McHookups 2 (of 2)

Continued from yesterday…

Once Mom and I formulated our hypothesis, we continued to observe. We were in the ideal research vehicle to avoid contaminating our subjects. It was like we were invisible—you know, in our 59-foot long, 18-foot tall Road Warrior monster pulling what was essentially a Toyota Corolla. Rarely did any cars pull up next to us. (And if they did, I avoided eye contact. Mom, on the other hand, waved. She was not educated in the finer points of scientific observation, as I was.)

Eventually, our hypothesis became a full-fledged proof. There could be no doubt. We continued to watch, fascinated.

After a little while, we observed one young man whose behavior was slightly different, though no less odd. This guy, probably 19 or 20, parked his hatchback, got out, walked around to the back, opened his hatch, and rooted around in the back of his car. The hatch was full of trash bags, each of which contained various clothing items. And he changed clothes. There behind his car. Outside of a McDonald’s. In the middle of the night. You know, like everybody does.

I don’t know how you were raised, but that’s not “normal.” He’d put on some outfit, go into the restaurant, and come back after around 15 minutes or so. He’d open his hatch, jumble around in the bags, select some other set of clothes, and change again. There behind his car. Outside of a McDonald’s. In the middle of the night. We observed him perform this ritual at least five times.

My best guess is he was either participating in some kind of fashion show I’ve never heard of before—you know, like the kind they have in McDonald’s restaurants along the Connecticut Turnpike in the middle of the night in summer—or, he was turning tricks in the McDonald’s restroom. :( Neither scenario seems to have much of a bright future.

And then suddenly, right in the middle of our naïve schooling, a shimmering light. A brilliant beacon of happiness that still spreads a smile across my face to this very day. A red convertible Ford Mustang (with the top closed) pulled up. It broke the monotony, in that this particular car contained two guys. They were young-ish, college-aged, early 20’s, I’d estimate. They pulled in, quite literally, right into the middle of this hip scene, and parked. The driver turned off the headlights. They didn’t get out. They didn’t go into the restaurant. They didn’t look around at the other cars. Instead, they reached into the back seat and produced two pillows. Each guy tilted his respective seat back, leaned as distantly far away from the other guy as was possible, leaned against his own door, and attempted to get some sleep. My mom and I looked at each other and smirked knowingly. This was gonna be fun to watch.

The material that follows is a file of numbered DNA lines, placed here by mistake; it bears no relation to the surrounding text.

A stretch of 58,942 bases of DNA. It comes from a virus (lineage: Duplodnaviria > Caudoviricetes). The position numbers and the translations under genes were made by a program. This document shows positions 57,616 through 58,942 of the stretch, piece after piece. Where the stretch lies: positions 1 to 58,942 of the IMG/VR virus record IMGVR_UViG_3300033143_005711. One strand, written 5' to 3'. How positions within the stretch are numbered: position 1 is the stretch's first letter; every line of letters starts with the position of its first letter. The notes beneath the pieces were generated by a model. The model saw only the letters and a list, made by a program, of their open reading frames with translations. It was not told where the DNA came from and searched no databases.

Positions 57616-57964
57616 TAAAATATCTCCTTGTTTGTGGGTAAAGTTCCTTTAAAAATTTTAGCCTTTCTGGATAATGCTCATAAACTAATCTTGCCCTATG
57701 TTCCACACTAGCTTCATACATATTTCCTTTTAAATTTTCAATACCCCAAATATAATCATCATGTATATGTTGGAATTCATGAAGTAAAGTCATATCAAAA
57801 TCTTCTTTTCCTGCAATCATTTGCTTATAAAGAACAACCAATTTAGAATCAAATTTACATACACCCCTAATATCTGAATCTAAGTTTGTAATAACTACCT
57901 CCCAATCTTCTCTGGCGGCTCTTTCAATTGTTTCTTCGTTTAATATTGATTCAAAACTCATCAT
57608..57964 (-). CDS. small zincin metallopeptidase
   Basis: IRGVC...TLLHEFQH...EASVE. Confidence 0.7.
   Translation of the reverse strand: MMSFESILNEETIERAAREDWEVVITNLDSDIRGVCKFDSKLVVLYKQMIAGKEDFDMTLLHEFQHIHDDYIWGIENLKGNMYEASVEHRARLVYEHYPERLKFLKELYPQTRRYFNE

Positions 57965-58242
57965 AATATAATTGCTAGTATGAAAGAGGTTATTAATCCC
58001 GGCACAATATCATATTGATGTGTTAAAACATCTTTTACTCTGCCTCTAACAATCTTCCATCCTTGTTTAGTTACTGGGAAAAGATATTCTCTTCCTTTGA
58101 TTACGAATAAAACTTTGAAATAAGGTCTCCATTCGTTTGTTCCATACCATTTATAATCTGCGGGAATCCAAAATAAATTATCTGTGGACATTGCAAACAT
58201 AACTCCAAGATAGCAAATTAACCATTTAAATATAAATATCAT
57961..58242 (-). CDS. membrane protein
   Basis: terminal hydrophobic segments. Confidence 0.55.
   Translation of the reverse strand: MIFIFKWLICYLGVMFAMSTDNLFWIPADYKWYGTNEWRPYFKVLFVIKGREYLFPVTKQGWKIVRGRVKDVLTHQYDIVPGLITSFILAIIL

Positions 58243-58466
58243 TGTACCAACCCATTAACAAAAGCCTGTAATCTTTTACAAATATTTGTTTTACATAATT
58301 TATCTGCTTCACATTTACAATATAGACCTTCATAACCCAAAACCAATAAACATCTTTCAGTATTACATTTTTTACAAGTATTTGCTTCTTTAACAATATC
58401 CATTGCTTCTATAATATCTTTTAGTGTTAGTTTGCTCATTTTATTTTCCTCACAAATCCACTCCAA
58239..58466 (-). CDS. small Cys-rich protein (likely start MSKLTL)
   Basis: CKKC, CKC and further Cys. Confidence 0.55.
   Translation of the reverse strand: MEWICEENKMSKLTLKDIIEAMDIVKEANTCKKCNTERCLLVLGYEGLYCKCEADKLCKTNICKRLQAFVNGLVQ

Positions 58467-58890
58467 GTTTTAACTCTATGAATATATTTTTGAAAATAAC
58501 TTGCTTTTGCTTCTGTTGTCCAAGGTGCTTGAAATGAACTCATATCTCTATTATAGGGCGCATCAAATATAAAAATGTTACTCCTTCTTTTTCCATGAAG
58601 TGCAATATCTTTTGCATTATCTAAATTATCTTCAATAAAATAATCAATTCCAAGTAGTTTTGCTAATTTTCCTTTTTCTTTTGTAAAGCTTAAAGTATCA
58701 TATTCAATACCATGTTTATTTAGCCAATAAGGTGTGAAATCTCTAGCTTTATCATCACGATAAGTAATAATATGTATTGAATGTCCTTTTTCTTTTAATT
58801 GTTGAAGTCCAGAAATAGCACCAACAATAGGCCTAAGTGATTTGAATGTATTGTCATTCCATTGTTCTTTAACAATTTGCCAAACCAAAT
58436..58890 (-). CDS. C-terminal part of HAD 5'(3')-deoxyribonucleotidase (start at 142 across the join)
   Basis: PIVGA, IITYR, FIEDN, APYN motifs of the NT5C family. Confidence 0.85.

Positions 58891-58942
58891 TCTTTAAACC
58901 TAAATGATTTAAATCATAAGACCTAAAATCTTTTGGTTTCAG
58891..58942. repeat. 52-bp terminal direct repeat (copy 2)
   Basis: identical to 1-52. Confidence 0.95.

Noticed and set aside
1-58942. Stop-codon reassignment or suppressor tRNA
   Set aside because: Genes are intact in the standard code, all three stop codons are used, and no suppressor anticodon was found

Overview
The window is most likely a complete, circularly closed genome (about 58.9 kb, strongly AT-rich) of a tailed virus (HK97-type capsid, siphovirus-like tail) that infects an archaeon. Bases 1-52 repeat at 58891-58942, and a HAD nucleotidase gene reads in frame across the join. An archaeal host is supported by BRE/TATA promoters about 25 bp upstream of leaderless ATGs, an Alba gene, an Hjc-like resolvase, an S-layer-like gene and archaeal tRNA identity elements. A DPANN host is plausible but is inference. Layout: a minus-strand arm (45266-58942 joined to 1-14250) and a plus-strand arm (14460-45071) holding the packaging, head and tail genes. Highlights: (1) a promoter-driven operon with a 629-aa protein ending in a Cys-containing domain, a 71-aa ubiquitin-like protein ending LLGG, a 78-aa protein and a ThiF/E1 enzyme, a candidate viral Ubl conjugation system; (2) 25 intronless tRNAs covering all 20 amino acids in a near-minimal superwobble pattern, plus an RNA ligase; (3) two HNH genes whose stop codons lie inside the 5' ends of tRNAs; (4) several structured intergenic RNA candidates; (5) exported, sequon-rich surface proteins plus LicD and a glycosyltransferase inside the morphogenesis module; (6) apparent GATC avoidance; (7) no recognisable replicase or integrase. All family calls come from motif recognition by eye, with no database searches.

They were there for probably 15-20 minutes, trying in vain to sleep. I don’t know if you know this, but the thing about sleeping in your car in a parking lot is, it’s a serious hassle when every 2-3 minutes, another car pulls up alongside you and turns off, and its driver sits and stares at you for several minutes. Then, once it becomes obvious to that driver that you’re not going to return his gaze, he starts his car, turns his headlights on, and moves on to another space. This cycle repeated itself for our Mustang honeys several times.